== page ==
performing a pixel altering function to alter pixels of the source image along the border region between the first color area and the second color area;
converting the source image into a plurality of halftone images after performing the pixel altering function; and
printing the halftone images using ink of the first and second colors according to the first and second color areas.
2. The method of claim 1 wherein the first color ink and the second color ink are two different types of ink.
3. The method of claim 2 wherein the first color ink is a pigment-based ink and the second color ink is a dye-based ink.
4. The method of claim 1 wherein the first color is black and the second color is selected from a group consisting of cyan, magenta, yellow, light cyan, light magenta, orange, and green.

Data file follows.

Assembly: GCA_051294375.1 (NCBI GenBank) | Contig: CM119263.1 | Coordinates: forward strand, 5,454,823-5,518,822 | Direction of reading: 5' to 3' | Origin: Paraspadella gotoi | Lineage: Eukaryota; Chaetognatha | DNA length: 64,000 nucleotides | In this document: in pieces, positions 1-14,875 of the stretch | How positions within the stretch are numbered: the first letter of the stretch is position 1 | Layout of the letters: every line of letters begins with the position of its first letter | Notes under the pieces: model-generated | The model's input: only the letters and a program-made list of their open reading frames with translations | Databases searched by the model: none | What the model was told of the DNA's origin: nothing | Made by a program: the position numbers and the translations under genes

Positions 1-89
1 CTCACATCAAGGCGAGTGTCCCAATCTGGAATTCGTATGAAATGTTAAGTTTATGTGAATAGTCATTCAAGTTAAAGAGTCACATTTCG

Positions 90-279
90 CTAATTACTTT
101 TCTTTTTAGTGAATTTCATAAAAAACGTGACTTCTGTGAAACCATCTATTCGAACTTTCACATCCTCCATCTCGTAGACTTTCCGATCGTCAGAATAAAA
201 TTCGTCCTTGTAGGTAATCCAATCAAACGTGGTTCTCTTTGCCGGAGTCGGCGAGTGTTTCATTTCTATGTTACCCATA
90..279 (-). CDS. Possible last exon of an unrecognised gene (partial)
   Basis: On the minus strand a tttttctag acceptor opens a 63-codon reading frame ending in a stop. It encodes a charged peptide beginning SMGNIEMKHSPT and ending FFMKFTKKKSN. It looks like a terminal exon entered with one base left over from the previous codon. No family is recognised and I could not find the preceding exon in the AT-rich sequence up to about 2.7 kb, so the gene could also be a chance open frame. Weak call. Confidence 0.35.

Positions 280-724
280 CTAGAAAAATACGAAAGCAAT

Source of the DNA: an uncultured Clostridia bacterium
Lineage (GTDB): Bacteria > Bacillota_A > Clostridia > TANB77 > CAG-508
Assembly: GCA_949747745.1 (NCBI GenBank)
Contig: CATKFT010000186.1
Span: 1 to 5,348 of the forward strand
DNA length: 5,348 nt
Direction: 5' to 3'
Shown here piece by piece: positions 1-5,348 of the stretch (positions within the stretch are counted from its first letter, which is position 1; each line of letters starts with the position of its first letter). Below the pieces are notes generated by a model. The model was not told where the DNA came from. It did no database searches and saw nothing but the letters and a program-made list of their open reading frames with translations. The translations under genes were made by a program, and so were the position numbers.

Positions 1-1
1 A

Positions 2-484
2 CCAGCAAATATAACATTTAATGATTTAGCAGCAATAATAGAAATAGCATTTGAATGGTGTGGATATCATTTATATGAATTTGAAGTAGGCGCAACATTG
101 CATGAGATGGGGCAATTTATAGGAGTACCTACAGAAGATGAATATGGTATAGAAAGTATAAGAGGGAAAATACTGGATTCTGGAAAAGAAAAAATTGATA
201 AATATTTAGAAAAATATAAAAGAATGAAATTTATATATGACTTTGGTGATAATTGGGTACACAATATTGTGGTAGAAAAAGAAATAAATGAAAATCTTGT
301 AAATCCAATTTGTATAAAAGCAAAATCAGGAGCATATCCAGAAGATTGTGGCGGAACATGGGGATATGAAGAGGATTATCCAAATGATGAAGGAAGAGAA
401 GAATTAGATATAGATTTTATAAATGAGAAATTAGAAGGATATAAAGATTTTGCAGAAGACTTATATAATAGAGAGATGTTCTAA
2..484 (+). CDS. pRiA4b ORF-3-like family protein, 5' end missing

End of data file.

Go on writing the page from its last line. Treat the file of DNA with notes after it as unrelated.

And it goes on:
5. The method of claim 4 wherein the first color ink is a pigment-based ink and the second color ink is a dye-based ink.
6. The method of claim 1 wherein the pixel altering function comprises replacing pixels of the first color with pixels of another color.
7. The method of claim 1 wherein the pixel altering function comprises replacing pixels of the second color with pixels of another color.
8. The method of claim 1 wherein the pixel altering function comprises reducing a color saturation value for pixels of the first color.
9. The method of claim 1 wherein the pixel altering function comprises reducing a color saturation value for pixels of the second color.
10. The method of claim 1 wherein if the first density is higher than the second density, the pixels along the border region are altered according to a comparison result between the first density and a first threshold level.
11. The method of claim 1 wherein if the second density is higher than the first density, the pixels along the border region are altered according to a comparison result between the first density and a second threshold level.